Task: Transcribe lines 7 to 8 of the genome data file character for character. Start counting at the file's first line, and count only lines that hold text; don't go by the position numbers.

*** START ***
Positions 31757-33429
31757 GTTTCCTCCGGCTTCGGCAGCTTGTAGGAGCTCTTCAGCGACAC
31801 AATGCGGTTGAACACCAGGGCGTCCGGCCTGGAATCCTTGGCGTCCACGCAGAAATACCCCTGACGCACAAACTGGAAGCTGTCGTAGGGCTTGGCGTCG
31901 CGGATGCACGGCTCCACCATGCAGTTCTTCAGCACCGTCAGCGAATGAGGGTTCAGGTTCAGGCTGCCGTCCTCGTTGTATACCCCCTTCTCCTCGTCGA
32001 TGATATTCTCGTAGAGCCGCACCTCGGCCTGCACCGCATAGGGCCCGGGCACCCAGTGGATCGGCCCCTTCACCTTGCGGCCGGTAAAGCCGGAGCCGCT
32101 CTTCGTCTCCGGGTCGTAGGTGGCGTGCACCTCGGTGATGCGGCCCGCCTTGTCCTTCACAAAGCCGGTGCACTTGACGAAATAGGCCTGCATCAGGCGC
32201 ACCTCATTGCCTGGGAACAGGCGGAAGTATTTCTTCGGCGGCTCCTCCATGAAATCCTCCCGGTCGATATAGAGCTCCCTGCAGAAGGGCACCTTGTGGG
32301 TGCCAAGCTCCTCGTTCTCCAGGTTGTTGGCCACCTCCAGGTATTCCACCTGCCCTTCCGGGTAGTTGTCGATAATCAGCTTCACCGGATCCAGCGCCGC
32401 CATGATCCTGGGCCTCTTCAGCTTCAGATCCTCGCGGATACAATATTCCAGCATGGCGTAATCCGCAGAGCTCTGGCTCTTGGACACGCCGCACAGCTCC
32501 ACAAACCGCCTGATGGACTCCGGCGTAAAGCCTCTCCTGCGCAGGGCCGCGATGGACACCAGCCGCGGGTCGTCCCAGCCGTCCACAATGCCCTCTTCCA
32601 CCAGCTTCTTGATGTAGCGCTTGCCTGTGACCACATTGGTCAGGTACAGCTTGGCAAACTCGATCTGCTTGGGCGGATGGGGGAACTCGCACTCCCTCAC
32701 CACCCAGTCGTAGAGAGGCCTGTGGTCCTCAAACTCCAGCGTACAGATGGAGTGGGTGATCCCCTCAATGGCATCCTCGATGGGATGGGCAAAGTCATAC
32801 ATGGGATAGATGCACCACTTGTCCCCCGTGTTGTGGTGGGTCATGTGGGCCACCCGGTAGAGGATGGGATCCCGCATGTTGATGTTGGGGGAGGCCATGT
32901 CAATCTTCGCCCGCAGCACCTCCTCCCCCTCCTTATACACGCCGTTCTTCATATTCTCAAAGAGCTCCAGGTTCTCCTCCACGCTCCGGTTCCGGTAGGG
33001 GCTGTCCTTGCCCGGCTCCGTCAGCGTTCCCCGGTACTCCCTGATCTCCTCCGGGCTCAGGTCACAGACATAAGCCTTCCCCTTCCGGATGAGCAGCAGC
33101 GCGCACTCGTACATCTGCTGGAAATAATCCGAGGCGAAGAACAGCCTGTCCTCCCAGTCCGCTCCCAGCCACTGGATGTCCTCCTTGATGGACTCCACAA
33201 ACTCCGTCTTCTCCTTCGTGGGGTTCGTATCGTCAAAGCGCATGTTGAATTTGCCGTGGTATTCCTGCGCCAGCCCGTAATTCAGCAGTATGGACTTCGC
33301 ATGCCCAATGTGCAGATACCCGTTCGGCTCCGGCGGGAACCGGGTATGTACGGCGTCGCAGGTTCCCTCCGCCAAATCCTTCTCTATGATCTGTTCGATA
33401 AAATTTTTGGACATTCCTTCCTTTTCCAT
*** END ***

32201 ACCTCATTGCCTGGGAACAGGCGGAAGTATTTCTTCGGCGGCTCCTCCATGAAATCCTCCCGGTCGATATAGAGCTCCCTGCAGAAGGGCACCTTGTGGG
32301 TGCCAAGCTCCTCGTTCTCCAGGTTGTTGGCCACCTCCAGGTATTCCACCTGCCCTTCCGGGTAGTTGTCGATAATCAGCTTCACCGGATCCAGCGCCGC